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Predatory pythons shift Everglades ecology

As invasive snakes expand territory, some mammal populations drop by more than 90 percent

Giant snakes are eating their way through the Everglades, leaving a drastically changed ecosystem in their wake, a new study shows.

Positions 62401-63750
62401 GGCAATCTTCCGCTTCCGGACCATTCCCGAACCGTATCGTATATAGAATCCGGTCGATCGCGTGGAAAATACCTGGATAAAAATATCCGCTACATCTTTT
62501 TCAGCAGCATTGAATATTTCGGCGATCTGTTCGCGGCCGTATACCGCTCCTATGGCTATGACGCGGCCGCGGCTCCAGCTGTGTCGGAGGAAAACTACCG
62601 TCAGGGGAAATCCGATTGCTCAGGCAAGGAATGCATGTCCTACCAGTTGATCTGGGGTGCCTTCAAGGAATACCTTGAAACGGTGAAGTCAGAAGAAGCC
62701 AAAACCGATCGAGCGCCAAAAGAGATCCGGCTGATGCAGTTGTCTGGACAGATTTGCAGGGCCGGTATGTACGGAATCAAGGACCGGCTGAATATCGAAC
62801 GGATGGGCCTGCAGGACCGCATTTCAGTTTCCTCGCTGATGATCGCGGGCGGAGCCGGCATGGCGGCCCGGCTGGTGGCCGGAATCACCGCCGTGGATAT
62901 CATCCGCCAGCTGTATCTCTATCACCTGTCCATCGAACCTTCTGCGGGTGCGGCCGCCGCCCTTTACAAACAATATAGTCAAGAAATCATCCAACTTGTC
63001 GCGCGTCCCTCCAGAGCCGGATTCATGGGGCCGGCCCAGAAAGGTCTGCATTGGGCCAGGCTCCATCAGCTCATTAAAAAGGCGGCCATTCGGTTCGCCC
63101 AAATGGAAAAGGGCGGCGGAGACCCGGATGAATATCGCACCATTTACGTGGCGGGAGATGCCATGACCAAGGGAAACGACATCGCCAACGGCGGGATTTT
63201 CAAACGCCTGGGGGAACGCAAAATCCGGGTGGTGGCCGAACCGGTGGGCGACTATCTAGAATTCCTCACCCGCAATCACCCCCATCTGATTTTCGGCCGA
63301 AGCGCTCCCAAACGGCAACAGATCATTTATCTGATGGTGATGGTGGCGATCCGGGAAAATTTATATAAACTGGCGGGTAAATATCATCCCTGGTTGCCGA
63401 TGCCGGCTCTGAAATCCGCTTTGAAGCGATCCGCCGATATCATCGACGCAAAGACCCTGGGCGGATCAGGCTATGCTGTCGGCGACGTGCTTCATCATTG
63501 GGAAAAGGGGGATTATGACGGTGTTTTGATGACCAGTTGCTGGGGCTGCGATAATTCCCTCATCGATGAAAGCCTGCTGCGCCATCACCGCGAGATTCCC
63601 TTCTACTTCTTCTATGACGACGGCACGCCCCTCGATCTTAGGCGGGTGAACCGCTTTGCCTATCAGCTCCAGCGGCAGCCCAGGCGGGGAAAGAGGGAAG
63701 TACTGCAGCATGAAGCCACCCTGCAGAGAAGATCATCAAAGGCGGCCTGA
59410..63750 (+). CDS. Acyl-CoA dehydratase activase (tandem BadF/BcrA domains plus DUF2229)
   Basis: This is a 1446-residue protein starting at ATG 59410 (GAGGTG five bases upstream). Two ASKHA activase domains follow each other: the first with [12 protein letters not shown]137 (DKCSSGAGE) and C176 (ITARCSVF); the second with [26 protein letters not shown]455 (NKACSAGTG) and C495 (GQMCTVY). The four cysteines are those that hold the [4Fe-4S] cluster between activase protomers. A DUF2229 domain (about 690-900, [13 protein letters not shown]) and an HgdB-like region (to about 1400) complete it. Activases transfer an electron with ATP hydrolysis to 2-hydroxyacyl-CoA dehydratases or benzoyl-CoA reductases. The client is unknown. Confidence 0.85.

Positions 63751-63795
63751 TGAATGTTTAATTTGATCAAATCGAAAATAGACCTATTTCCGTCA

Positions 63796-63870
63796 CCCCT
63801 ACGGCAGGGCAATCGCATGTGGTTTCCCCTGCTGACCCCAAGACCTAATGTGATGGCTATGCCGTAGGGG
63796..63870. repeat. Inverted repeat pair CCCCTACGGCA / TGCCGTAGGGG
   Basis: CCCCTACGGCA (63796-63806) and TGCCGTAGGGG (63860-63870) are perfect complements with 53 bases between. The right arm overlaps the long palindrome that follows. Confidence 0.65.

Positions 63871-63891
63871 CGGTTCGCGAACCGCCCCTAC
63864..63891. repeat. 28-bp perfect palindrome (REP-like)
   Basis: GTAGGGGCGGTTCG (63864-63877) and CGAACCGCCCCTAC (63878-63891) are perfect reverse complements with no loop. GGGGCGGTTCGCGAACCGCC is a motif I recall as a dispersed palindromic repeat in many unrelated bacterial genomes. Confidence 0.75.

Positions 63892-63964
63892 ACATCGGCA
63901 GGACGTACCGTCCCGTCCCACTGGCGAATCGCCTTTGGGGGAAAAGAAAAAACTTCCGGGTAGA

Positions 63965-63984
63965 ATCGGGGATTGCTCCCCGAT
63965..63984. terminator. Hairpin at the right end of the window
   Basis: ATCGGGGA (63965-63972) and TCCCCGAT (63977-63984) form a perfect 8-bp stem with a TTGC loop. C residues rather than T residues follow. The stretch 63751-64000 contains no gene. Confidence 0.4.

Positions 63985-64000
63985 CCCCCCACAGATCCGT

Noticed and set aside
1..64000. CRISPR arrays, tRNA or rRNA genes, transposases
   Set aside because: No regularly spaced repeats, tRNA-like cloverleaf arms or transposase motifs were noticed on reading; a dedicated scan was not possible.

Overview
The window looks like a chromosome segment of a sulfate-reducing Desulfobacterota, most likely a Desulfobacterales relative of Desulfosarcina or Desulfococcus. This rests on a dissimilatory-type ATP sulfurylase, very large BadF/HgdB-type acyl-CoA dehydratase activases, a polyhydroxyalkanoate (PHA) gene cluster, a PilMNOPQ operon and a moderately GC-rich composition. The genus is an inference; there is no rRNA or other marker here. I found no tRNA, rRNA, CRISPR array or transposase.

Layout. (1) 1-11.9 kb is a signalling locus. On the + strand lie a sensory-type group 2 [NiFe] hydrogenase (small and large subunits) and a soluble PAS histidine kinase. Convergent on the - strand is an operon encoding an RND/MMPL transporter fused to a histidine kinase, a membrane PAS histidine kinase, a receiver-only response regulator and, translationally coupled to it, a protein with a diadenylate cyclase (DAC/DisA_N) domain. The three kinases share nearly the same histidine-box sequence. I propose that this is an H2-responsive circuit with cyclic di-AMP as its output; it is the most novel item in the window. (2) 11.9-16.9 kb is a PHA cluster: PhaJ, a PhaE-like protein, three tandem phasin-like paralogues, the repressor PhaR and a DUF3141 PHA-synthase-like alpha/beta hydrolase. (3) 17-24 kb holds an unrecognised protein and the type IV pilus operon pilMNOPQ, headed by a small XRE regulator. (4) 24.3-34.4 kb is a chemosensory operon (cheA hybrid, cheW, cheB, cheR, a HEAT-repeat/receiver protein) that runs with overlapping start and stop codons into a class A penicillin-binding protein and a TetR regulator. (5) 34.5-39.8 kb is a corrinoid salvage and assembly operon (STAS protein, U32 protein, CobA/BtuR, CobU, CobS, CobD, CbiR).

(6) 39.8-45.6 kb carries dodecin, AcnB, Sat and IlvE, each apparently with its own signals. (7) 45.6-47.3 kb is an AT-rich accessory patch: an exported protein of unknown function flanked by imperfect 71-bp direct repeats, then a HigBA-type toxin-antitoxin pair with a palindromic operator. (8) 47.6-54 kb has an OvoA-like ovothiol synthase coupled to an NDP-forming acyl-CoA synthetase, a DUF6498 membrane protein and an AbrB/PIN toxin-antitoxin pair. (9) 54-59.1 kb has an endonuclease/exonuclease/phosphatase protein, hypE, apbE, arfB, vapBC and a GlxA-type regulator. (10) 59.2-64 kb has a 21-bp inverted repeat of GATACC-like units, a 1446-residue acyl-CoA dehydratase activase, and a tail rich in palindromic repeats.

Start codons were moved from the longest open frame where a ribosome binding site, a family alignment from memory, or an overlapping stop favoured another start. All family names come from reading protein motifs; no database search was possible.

The snakes, many of which measure 10 to 16 feet, are called Burmese pythons. But make no mistake: Virtually all of the roughly 30,000 living in southern Florida were born in the Everglades. Ecologists now report that populations of mammals have begun plummeting throughout the pythons’ expanding range. And the timing of these mammal losses matches the geographic spread of the snakes, which federal officials believe were initially released into the wild by snake fanciers, probably 15 to 30 years ago.

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